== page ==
Spotlight on Sleep, stroke, and vascular dementia

In this article, Dr. Antonio Culebras of SUNY Upstate Medical University at Syracuse highlights the importance of obstructive sleep apnea as a risk factor for stroke and vascular dementia. Rehabilitation and recovery of stroke are less successful in the presence of sleep apnea. Habitual short and long sleep durations, long-standing night shift work, and periodic leg movements of sleep negatively affect cerebrovascular morbidity and mortality. Vascular dementia may be a complication of uncontrolled sleep apnea with hypoxemia.

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Spotlight on Autonomic dysfunction in sleep disorders

Sleep and the autonomic nervous system are closely related from an anatomical, physiological, and neurochemical point of view. In this article, Dr. Pietro Cortelli and Dr. Giovanna Calandra-Buonaura of the University of Bologna describe the clinically relevant dysfunctions of cardiovascular and respiratory autonomic control caused by or associated with sleep disorders. In particular, the authors discuss the association between sleep-wake cycle derangement and autonomic sympathetic overactivity in fatal familial insomnia; the autonomic dysfunctions and the genetic discoveries in congenital central alveolar hypoventilation syndrome; the abnormalities of cardiovascular autonomic control in obstructive sleep apnea and narcolepsy type 1; and the relationship among REM sleep behavior disorder, cardiovascular autonomic dysfunction, and neurodegenerative disease. The autonomic dysfunction, particularly when involving cardiovascular or respiratory control, has a negative impact on prognosis of the associated sleep disorder and may represent a risk factor for the development of other chronic diseases or for life-threatening events. A prompt diagnosis of these autonomic dysfunctions is, therefore, of crucial importance to choose the proper therapeutic approach and treat the risk factors that could severely influence the prognosis.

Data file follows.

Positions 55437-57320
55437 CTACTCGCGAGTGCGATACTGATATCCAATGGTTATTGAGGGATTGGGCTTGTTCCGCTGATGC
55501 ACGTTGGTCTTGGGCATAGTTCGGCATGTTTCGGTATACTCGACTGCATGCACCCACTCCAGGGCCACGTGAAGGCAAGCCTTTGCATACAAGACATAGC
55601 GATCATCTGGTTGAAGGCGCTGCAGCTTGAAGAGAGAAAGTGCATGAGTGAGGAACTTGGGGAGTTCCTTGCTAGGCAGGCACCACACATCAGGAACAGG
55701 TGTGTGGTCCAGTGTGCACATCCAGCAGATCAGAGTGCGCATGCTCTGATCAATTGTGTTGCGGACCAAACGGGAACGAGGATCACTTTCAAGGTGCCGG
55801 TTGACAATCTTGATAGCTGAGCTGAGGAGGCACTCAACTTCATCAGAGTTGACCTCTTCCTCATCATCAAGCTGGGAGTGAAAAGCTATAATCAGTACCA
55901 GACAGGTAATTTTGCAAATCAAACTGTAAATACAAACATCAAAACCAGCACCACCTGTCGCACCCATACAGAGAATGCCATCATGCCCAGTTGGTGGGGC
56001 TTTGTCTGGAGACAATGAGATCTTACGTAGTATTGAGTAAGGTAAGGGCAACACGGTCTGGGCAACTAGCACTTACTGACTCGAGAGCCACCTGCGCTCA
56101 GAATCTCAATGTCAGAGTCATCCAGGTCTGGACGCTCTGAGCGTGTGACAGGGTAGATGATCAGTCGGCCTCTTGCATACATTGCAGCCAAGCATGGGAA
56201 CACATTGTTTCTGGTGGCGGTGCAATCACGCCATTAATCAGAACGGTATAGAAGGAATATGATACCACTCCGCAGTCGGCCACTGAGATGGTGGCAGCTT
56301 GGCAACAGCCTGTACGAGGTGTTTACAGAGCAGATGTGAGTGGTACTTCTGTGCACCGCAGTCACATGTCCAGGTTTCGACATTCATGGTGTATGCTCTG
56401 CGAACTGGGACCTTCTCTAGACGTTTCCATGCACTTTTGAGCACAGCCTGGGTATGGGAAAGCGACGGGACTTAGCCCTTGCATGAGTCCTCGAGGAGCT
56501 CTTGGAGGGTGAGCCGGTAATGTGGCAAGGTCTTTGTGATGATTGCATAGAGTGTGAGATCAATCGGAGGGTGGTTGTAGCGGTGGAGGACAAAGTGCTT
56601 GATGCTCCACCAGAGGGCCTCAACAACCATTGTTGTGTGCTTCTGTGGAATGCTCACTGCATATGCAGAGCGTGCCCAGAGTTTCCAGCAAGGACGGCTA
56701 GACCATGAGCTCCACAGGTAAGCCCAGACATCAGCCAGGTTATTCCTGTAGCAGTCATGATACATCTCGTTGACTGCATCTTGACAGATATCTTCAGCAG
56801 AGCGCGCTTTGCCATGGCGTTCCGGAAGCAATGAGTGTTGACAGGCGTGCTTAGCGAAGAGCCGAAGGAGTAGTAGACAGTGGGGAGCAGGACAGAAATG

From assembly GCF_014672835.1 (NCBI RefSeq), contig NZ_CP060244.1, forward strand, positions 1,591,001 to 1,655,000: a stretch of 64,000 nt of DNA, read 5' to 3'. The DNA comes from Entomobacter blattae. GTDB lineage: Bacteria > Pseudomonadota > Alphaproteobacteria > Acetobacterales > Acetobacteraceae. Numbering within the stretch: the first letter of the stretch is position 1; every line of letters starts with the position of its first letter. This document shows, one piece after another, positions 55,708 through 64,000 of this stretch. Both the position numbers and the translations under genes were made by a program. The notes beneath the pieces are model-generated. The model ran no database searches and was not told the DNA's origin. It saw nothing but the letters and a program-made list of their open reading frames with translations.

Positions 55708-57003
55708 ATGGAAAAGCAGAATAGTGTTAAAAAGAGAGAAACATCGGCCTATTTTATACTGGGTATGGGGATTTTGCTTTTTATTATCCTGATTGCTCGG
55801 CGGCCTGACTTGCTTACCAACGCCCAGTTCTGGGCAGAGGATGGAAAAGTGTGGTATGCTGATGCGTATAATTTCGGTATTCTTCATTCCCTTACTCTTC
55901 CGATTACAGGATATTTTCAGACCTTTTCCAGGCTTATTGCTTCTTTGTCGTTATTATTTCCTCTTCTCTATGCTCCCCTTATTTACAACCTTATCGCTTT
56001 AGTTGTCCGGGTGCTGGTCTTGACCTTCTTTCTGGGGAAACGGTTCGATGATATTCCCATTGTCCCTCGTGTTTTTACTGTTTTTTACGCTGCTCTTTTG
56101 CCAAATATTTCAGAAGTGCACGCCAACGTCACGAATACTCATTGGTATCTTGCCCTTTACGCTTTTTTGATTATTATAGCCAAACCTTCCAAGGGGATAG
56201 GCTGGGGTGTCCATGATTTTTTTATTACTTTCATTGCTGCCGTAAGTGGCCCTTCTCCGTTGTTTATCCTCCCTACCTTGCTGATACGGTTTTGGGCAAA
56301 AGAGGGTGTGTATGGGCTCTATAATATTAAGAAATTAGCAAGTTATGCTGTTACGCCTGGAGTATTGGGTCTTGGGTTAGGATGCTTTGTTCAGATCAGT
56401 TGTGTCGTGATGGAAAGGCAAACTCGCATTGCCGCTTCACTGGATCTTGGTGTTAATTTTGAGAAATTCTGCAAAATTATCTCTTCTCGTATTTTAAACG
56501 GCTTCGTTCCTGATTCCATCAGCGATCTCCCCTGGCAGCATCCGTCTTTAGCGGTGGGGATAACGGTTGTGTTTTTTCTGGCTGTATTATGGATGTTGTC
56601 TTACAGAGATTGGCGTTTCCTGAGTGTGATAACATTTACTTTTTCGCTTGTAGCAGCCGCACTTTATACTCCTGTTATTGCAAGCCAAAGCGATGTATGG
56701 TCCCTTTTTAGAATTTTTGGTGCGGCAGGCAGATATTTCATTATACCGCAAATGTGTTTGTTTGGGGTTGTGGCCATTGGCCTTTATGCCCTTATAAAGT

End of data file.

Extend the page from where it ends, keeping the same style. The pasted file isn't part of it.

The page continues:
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Spotlight on Sleep and stroke

In this clinical summary, Dr. Culebras of SUNY Upstate Medical University and the Sleep Center at Upstate University Hospital in Syracuse, New York highlights the importance of obstructive sleep apnea as a risk factor for stroke. Rehabilitation and recovery are less successful in the presence of sleep apnea. Habitual short and long sleep durations, long-standing night shift work, and periodic leg movements of sleep negatively affect cerebrovascular morbidity and mortality.

To view the complete clinical summary, click here.

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